Bere barley (Hordeum vulgare) is a six-row landrace crop cultivated across Orkney (Scotland) by landrace maintainers in small sections of land on crofts. It is likely that it was introduced into Scotland by the Norse and dates back to the 8th century (sasa.gov.uk, 2019). Today it is grown by a small number of maintainers across the islands. It is a fast-growing crop with an early harvest, often planted in May or even April and harvested in the summer, which suits Scotland’s short growing season. For this reason, it is known to many locals and maintainers as the ‘90-day’ crop (Wright, Dalziel and Ellis, 2002).
Cultivation System: low-input conditions.
Country: United Kingdom
At one time Bere barley was grown widely across Scotland but its growth is now predominantly restricted to Orkney, with some small areas on Shetland and the Outer Hebrides. It is generally cultivated in small areas of land on crofts, usually ranging between a few acres and a few hectares.
The main cropping constraints facing maintainers of bere are its tendency to lodge as well as the low yield (2.8 to 3.8 t/ha) it has in comparison to modern barley cultivars (Martin, Chang, and Wishart, 2010). It is also described by maintainers on Orkney as being difficult to work with using modern threshing machinery, meaning many potential maintainers avoid it to avoid the cost of buying traditional machinery.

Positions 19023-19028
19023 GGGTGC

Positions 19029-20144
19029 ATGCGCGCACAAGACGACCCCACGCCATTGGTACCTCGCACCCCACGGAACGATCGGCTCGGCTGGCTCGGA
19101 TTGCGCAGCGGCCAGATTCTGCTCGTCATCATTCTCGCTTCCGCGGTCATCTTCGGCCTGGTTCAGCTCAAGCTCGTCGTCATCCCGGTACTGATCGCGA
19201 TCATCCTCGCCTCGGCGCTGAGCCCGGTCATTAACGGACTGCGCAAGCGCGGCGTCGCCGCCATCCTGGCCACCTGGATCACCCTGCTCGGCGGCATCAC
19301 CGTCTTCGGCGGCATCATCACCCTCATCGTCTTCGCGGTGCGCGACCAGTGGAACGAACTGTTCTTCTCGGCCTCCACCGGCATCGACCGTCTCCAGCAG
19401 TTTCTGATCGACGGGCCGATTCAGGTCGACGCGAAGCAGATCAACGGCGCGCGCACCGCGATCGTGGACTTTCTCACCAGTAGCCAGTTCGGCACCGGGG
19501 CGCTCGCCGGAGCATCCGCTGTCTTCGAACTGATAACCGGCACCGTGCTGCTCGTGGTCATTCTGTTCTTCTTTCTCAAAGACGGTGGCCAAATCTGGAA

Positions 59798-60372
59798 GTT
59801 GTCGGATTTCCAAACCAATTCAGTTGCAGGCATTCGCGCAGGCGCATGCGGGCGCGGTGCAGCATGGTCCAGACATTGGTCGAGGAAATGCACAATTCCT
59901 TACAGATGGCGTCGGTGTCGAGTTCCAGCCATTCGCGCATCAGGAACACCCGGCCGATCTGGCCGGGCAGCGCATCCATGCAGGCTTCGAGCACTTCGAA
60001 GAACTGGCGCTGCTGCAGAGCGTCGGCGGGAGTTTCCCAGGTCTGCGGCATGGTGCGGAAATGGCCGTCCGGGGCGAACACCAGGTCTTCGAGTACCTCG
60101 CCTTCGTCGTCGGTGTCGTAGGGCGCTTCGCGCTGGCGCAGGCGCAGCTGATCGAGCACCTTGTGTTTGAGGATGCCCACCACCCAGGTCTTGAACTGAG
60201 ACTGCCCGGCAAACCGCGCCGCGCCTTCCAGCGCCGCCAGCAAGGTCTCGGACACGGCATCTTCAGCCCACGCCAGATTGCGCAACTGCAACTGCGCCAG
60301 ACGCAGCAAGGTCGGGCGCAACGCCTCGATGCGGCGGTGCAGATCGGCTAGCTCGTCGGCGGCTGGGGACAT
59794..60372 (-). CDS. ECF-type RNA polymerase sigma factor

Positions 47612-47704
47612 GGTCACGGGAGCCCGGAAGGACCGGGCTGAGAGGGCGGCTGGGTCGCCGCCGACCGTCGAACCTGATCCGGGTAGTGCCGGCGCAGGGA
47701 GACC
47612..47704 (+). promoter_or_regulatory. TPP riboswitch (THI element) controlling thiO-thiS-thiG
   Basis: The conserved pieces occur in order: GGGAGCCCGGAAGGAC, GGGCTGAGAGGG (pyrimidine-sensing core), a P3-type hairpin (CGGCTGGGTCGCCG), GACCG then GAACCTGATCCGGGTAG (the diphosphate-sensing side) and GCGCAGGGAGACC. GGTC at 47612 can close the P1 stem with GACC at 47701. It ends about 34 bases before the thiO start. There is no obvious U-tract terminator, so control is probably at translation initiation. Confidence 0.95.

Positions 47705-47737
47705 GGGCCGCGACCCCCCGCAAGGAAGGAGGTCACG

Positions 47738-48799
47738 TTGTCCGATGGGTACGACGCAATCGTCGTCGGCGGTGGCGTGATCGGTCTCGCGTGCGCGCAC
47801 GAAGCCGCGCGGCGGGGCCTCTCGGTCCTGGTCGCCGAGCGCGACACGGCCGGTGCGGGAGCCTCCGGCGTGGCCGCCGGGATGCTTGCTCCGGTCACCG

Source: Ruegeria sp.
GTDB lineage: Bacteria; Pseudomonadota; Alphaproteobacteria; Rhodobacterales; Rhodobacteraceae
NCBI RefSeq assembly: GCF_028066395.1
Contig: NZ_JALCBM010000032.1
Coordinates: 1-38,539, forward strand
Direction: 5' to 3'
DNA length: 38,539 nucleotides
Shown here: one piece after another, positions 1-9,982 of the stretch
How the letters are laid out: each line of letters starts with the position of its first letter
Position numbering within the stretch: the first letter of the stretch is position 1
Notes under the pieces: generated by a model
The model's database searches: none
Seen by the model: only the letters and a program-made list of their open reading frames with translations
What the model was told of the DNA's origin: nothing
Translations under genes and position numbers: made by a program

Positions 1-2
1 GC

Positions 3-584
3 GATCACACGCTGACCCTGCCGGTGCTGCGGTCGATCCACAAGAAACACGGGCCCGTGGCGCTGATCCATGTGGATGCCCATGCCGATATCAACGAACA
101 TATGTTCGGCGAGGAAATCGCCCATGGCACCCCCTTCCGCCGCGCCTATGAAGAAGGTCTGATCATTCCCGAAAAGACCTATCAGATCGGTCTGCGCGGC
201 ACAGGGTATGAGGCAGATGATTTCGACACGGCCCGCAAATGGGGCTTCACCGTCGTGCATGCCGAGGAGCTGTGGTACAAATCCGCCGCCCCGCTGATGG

Despite its difficulties, bere is a low maintenance crop which tolerates the acidic and low nutrient soil found locally (Mahon, McGuire and Islam, 2016). Enriching the soil in any way often leads to increased grain size and longer stems, thus increasing instances of lodging. For this reason, generally once the crop is sewn maintainers can leave it until it’s ready for harvest without any agricultural inputs. The only input, if any, that is usually considered for bere cultivation is the addition of plant growth regulators as these can prevent stalks from becoming too long and thin to properly support the head of grain.